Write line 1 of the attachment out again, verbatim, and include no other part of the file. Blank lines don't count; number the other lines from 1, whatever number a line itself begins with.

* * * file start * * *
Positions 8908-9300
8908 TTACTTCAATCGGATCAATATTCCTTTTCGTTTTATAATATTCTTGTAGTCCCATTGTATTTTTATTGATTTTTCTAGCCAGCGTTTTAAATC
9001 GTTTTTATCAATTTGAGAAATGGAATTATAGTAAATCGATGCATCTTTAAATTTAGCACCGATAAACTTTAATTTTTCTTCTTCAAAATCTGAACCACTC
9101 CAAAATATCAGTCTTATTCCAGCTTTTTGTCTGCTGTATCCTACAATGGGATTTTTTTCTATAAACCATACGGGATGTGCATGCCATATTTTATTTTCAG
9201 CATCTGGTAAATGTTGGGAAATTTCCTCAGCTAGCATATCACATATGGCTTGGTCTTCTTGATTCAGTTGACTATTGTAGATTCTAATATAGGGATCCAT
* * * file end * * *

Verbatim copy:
Positions 8908-9300